Now that President Donald Trump has taken office, pan-African scholar and New York-based professor James Small believes now is the time Black people should start investing in their communities and supporting one another economically.
Small, who has gained popularity after appearing in several documentaries, including “Hidden Colors,” said integration has weakened Black people economically and made white people richer.
“What we call integration was white people, so-called white people, primarily Jewish people, who sold us a perspective on life called integration,” he says during an interview with Underground Railroad Wednesday, Jan. 18. “They said, ‘Partner with us white folks and you gonna be all right.’ Having been in a hostile relationship with white folks for so long and suffered at the end of it, we were looking for relief.
“We were willing to partner thinking we were creating a new humanity. But, what happened, we were disarmed in the war.”
The esteemed scholar pointed out that many of those Black people have integrated with have retained control of the upper tiers of society. As integration moved forward, whites and other groups did not relinquish their leadership roles in Black communities and rarely allowed Black people a seat at the economic table.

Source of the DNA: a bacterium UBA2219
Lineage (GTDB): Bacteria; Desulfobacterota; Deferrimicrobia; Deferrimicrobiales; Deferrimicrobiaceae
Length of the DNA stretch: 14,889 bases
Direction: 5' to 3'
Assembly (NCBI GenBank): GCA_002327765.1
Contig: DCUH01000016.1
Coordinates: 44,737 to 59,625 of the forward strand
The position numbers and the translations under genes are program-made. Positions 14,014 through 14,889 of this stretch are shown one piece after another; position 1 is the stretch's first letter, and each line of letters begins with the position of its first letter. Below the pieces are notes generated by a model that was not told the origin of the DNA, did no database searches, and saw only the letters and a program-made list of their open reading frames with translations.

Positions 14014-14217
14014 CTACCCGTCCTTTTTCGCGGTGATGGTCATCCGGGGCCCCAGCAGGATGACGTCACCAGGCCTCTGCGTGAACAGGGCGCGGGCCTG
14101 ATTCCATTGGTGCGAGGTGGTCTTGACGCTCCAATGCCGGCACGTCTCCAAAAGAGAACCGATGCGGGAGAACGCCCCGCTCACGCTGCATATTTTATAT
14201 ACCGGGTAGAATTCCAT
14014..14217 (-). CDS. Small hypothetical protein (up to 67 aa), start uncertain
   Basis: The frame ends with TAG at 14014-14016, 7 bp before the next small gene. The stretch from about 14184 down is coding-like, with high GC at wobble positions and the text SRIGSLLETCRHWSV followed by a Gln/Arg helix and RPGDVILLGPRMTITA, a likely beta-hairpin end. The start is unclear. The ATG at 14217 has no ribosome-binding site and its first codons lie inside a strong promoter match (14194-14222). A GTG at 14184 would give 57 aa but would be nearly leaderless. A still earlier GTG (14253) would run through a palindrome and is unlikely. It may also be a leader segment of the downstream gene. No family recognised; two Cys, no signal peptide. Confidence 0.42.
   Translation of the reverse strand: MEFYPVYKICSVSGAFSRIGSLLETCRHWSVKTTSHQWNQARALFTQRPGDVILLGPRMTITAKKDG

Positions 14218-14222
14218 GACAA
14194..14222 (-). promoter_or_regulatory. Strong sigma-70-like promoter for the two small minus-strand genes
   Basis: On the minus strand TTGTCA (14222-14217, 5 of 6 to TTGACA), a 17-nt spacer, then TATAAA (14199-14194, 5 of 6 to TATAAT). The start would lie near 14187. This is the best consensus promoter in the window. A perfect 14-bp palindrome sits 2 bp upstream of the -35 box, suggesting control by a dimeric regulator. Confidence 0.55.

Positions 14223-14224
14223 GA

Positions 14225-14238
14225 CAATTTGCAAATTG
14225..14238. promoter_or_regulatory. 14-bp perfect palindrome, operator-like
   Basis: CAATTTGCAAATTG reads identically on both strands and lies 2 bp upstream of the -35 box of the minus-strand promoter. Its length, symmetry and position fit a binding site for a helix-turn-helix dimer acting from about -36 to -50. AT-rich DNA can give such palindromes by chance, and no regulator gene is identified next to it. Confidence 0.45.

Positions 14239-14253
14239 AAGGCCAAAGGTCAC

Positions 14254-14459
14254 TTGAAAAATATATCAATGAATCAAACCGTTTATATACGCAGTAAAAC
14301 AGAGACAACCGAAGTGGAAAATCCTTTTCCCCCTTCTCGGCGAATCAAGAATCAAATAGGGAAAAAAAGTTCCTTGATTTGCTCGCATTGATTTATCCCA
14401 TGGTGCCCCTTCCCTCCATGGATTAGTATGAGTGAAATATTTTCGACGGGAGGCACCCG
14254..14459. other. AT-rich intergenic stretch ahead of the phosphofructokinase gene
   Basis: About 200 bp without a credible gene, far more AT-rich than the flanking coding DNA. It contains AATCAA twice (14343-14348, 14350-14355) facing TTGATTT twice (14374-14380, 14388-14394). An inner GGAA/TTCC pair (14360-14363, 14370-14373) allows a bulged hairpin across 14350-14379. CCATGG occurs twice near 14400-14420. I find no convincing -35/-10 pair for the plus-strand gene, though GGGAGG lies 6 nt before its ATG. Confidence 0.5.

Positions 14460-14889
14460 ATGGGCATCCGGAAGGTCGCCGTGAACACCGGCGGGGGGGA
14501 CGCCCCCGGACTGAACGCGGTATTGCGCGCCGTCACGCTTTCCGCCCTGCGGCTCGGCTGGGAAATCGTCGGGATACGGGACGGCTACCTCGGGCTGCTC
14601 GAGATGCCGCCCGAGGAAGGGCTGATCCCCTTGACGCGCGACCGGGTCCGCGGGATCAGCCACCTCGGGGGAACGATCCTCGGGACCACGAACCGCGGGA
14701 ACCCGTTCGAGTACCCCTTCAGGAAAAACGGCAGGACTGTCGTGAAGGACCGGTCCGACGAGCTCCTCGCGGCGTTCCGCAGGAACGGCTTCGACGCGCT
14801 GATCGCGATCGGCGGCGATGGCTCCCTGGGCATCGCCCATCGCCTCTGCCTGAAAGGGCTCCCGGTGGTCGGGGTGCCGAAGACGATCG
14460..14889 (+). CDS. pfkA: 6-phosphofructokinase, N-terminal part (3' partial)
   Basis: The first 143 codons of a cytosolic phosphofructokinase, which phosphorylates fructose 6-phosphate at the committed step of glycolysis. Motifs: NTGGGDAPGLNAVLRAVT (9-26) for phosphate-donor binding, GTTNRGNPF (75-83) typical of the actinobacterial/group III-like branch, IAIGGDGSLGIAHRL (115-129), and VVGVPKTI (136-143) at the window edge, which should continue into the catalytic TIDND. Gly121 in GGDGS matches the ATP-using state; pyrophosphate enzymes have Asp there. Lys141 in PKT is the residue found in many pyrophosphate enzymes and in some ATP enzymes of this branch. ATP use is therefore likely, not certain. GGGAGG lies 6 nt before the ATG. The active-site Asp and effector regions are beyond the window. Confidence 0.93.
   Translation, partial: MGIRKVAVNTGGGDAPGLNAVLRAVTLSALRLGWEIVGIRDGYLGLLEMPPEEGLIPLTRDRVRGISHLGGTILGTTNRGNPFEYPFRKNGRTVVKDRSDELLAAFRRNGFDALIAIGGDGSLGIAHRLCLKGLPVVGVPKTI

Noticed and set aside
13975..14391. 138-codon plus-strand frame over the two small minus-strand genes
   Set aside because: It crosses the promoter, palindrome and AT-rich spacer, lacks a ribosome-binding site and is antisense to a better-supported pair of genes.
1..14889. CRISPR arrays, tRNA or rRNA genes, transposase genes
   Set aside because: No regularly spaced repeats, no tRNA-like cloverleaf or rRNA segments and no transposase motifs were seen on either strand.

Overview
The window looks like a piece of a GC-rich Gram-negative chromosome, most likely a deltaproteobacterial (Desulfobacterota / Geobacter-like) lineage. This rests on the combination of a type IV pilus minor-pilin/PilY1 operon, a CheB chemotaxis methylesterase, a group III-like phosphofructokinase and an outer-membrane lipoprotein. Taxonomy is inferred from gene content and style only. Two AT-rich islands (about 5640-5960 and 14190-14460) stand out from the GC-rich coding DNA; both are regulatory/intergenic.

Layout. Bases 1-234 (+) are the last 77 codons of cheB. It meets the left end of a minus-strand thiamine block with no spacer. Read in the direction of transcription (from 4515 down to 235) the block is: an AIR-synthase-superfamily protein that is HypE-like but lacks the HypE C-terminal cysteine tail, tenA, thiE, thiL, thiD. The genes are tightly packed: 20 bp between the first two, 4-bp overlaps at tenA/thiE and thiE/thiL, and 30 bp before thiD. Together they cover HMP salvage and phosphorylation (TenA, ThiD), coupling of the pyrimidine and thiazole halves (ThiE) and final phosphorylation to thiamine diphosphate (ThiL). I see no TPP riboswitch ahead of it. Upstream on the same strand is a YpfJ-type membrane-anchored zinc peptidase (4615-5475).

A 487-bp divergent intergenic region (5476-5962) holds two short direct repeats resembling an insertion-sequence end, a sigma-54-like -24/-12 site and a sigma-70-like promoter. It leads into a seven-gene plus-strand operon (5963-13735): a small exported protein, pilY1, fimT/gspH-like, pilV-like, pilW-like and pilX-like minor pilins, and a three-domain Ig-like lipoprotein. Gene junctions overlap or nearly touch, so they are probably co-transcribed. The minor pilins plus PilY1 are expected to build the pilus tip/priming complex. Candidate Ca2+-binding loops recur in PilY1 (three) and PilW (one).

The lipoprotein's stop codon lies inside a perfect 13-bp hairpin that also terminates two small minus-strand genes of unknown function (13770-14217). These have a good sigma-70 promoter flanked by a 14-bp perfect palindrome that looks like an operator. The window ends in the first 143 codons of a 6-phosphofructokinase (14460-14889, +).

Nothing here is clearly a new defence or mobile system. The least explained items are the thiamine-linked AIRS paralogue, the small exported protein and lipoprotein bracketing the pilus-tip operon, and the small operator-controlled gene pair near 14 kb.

“Same people who were asking us to do this were the primary retailers in all the Black communities across America,” Small says. “The same people who were asking us to do this were the ones who were running the school boards and the schools in our community.
“So, they’re telling us, ‘Don’t compete with us, integrate with us, but we are running everything.’ They’re making billions off of us.”
While whites were making billions off of Black people, Black people made nothing, Small said. Other ethnic groups like Arabs create businesses, hire Arabs and buy from Arabs, keeping wealth in their community. But, Small explains, “the problem with that picture is the consumer who is giving all those Arab guys work so that they can go make money and go home and take care of their families are all Black folks.
He encouraged Black people to take note and do the same. “I’m not anti-anybody. … We are just pro-Black folks needing to feed, clothe and shelter themselves.”